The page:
Like the seemingly elongating final seconds of a clutch defence round, Rainbow Six Siege is sticking around for longer than originally expected. Much has been written about the game’s inauspicious start, its remarkable turnaround, and the bumps along the way, but at this point we should probably all stop dredging up the past in order to contextualise its success.
Kirk chose Wolfenstein II: The New Colossus as his personal game of the year.
Siege is now a success in its own right, and its continued ascent is no less remarkable for being shorn of that two-year-old raggedy design to riches story.
And on that point: no, Siege did not come out this year, but it is a profoundly different game to the one that we were playing in 2016. Now three seasons in to Year 2, it may as well be an entirely new release. Operation Velvet Shellintroduced us to the glitz and glamour of the Coastline map, and its penchant for long-but-tight sightlines. With it, Jackal and Mira joined the operators lineup and upended the meta to such a degree that every map felt new.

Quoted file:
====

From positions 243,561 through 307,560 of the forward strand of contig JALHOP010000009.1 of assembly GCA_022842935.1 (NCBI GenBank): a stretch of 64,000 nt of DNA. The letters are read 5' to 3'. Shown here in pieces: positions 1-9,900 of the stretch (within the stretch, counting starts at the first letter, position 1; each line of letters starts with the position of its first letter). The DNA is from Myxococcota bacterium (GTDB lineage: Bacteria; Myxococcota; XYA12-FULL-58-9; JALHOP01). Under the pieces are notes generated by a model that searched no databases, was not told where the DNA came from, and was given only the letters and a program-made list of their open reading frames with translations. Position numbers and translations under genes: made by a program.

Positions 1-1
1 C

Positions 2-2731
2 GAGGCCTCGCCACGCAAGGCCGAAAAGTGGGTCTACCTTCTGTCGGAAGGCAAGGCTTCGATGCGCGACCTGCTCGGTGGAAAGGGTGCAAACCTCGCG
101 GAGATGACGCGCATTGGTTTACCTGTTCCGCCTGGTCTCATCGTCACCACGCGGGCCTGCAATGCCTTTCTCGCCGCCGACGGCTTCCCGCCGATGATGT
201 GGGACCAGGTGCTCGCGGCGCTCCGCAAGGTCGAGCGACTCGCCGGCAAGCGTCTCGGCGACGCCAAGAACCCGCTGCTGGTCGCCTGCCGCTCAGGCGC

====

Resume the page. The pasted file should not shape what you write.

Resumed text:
An agonisingly prolonged Operation Health followed which, while managing to temporarily introduce some game-breaking bugs (whoops), has resulted in everything generally running a little smoother and faster now. Unless you are stuck in a game with team killers, of course, but that is another story. Operation Blood Orchid gave us Hong Kong map Theme Park – whose dark corners weaponise shadows – and Ying, Lesion, and Ela, who have further disrupted established tactics for roaming, objective room defence, and late-game pushes.
Most recently, another trio of operators joined the game for Operation White Noise, along with the vertigo-inducing Mok Myeok Seoul map. Between them, Dokkaebi, Vigil, and Zofia bring a heady cocktail of hacking and grenades to the situation. And, on top of all this, regular updates have rebalanced older weapons and operators – most notably, Glaz’s controversial thermal scope, and Kapkan’s more plentiful, harder-to-spot traps.
Rainbow Six Siege continues to be one of the deepest, most flexible shooters ever made, while its skill ceiling remains encouragingly out of sight. Let’s face it – Siege will probably be my pick next year, too…